An early 25 in. survey shows two pairs of rails going to the end of the pier.
A view of the Welsh coast with the lifeboat slipway at left. Denny Island, marking the boundary between England and Wales in the channel, can be seen. +
A freighter is framed by Shoots Bridge, the central section of the downstream road crossing of the Severn, carrying the M4 over the shipping channel. +
A view of Royal Portbury Dock, opened in 1978. It gained its rail connection 22 years later. +
The population of Portishead is now over 26.000. No doubt, many more will come to live here before the railway is reopened. +
An awful lot of water is needed to get a small vessel into the marina. Two power stations once dominated the land to the right.
The scout found the Co-op. It is at the end of the block at left. The scout thought it unlikely that residents here would be much concerned about their “divi.” +
The scout did not get the impression that this was where ordinary working people lived and played. +

Now feeling the hour lost in the morning, the scout decided it was time to start following the branch to Bristol.


From the station, the scout went back along Sheepway and joined a circuitous path which skirts the vast compounds where imported cars are kept before being distributed. Although the branch is a double line formation, the path only joins the track to take advantage of the bridges.

The scout went to the water’s edge before going to the old station in Pill.

The River Avon motorway bridge, heaving with early evening traffic. From his observations of the motorway at various places during the course of the day, the scout reckoned that the equivalent of a freight train was passing at least every hour in lorries. +
A train for Didcot Power Station is seen from the motorway bridge in 2009. The course or the line to Portishead can be made out going off at middle right. +


The scout forsook the riverside path and chose the main road to Bristol, thinking it would be easier for his mount and quicker. Rownham Hill was closed and the footpath perched above it was very rough. It brought him to the start of the gorge.

Clifton Bridge Station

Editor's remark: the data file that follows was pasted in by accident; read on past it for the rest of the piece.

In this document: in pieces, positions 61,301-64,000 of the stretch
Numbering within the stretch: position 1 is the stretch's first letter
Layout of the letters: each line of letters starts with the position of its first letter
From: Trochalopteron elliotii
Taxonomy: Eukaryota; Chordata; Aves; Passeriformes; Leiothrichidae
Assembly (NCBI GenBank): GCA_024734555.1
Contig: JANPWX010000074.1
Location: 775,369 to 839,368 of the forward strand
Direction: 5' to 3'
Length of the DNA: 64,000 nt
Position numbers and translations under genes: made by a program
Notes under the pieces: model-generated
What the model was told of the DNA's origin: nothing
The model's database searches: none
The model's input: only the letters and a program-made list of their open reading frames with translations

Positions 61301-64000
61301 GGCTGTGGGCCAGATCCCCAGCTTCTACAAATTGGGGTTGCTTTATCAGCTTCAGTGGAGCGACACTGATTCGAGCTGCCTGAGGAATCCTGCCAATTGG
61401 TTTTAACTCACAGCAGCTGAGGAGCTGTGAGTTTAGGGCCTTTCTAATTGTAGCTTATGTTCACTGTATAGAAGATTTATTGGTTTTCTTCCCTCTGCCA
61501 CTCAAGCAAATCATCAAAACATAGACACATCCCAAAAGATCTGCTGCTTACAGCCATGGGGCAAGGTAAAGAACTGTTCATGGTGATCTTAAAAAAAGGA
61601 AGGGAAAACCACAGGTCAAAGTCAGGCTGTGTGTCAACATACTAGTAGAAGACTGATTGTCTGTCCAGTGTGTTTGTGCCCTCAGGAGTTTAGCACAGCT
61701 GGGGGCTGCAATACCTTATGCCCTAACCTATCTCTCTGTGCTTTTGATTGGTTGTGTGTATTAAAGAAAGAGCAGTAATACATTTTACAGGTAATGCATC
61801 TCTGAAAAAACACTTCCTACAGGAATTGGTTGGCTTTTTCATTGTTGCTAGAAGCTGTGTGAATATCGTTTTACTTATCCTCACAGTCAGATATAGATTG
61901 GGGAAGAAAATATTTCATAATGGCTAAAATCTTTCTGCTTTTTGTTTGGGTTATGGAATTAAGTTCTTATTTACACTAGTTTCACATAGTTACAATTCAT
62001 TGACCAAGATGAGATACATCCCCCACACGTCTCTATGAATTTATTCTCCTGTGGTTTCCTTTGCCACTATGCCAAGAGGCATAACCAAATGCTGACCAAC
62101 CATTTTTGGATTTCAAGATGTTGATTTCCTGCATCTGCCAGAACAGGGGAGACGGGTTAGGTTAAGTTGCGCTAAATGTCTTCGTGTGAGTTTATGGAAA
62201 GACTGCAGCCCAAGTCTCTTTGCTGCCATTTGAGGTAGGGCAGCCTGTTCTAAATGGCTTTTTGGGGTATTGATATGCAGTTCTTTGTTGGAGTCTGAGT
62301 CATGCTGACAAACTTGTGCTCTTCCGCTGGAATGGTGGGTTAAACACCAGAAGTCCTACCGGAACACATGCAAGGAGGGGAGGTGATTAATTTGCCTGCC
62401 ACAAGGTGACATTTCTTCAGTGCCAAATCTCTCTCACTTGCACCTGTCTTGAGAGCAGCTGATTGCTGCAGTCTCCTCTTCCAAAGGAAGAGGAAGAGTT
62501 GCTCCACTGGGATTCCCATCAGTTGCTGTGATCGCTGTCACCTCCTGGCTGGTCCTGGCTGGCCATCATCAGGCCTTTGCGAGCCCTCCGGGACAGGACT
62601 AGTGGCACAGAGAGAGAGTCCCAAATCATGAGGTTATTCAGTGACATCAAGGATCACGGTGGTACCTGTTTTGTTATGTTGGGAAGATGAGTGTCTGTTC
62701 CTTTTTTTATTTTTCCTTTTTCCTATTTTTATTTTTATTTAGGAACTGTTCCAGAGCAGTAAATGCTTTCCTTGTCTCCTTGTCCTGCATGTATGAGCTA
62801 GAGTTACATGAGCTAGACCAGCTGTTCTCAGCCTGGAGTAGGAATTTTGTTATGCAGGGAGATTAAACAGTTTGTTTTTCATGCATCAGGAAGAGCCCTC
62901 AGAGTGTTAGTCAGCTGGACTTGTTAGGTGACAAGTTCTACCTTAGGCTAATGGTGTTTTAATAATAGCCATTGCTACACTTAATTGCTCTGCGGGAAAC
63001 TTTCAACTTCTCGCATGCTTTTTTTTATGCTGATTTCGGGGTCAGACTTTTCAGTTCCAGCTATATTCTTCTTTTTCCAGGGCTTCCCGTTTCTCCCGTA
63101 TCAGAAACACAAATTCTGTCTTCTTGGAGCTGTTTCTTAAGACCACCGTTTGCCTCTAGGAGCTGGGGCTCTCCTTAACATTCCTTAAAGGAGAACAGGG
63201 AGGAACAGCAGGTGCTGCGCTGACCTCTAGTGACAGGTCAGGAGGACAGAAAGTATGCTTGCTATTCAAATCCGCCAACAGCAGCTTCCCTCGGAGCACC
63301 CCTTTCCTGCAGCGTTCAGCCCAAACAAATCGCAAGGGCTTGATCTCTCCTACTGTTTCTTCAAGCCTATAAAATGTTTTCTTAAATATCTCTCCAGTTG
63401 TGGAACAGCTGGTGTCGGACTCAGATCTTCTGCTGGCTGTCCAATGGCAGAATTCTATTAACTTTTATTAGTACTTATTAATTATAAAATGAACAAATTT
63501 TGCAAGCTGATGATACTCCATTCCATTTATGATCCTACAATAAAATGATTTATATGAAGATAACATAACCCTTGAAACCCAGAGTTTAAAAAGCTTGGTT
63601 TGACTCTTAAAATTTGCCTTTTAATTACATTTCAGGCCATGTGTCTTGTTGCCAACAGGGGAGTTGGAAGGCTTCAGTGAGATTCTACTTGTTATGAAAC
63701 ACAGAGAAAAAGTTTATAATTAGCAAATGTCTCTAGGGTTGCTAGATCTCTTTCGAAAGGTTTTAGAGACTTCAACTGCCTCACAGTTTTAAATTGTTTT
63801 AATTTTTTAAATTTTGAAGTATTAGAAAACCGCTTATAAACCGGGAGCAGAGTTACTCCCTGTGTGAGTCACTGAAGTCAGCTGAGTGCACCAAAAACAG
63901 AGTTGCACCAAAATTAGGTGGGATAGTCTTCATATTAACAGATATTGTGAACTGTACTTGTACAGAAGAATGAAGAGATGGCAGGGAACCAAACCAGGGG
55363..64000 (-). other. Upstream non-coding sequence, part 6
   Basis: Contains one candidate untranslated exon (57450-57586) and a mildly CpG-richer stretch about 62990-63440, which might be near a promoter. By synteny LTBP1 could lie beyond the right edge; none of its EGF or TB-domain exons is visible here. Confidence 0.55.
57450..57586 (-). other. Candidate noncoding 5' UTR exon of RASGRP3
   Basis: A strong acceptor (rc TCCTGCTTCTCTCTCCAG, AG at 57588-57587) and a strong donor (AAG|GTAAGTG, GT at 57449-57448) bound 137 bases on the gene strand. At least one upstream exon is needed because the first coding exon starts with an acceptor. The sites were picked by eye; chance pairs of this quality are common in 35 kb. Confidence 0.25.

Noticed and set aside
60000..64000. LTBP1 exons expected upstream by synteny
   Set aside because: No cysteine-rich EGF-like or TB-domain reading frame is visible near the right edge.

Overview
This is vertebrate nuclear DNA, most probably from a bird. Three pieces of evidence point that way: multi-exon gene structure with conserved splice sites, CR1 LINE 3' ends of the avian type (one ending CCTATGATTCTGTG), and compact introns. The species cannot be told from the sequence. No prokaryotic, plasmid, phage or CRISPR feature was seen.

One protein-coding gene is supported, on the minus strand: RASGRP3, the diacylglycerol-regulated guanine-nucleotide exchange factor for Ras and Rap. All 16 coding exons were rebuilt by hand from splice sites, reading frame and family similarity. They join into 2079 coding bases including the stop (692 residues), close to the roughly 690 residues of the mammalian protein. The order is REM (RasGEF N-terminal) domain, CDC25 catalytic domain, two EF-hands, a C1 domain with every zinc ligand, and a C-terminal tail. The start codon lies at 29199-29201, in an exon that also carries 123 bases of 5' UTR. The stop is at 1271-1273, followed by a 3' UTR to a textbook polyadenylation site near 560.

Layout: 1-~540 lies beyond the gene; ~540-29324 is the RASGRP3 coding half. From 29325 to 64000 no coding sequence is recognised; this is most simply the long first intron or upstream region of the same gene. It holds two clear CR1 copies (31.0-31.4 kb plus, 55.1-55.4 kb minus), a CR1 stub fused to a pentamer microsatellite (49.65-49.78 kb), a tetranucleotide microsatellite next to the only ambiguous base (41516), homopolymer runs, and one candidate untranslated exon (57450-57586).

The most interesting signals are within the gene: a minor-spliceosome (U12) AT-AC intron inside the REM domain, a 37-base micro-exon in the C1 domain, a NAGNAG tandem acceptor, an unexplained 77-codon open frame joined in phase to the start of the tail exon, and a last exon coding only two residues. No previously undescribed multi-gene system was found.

A fine view downstream from beneath the ghastly Brunel Way bridge. +
This is titled “The Metal Agencies Co Avon Works, Bedminster, 1950.” Usefully, it reveals much of the railway layout at the junctions. Just off picture at right is Parson Street Junction, which is still in use, albeit singled and serving only the new line to Portbury. Off picture at left are West Depot and South Liberty junctions.The other point of the triangle is West Loop North Junction. Part of West Depot is seen at the bottom.

After leaving Ashton Gate, the scout made his way through the bedlam of Bristol to Temple Meads, not being sure at times where he was and then spotting places he knew. Coming upon the Avon, he could not go wrong.

When he returned to the utilicon in Exeter, he had clocked 38 miles.

The Portishead reopening project, whose soundness of purpose is surely beyond question, is being pushed by three local authorities as part of the MetroWest vision. Currently billed at more than £150-million, the scheme has been beset with difficulties, most of which in an earlier time would have not existed or would have been overcome without fuss.

Reinstating less than three miles of railway where the track was never taken up and the “right of way” never lost curiously qualified as a Nationally Significant Infrastructure Project, whereas Okehampton, needed to be the star of the “Reversing Beeching” diversion, did not. Government has approved Portishead but still the process of wading through the regulatory and procedural swamp continues.

What would happen under a different regime, or in a country less hidebound, or in a national emergency? If a “Colonel Stephens” were told to get on with it, and he had an army of highly-motivated men at his disposal, a slow but effective service could be running along the existing track, serving rudimentary platforms at Ashton, Pill and Portishead, within six weeks.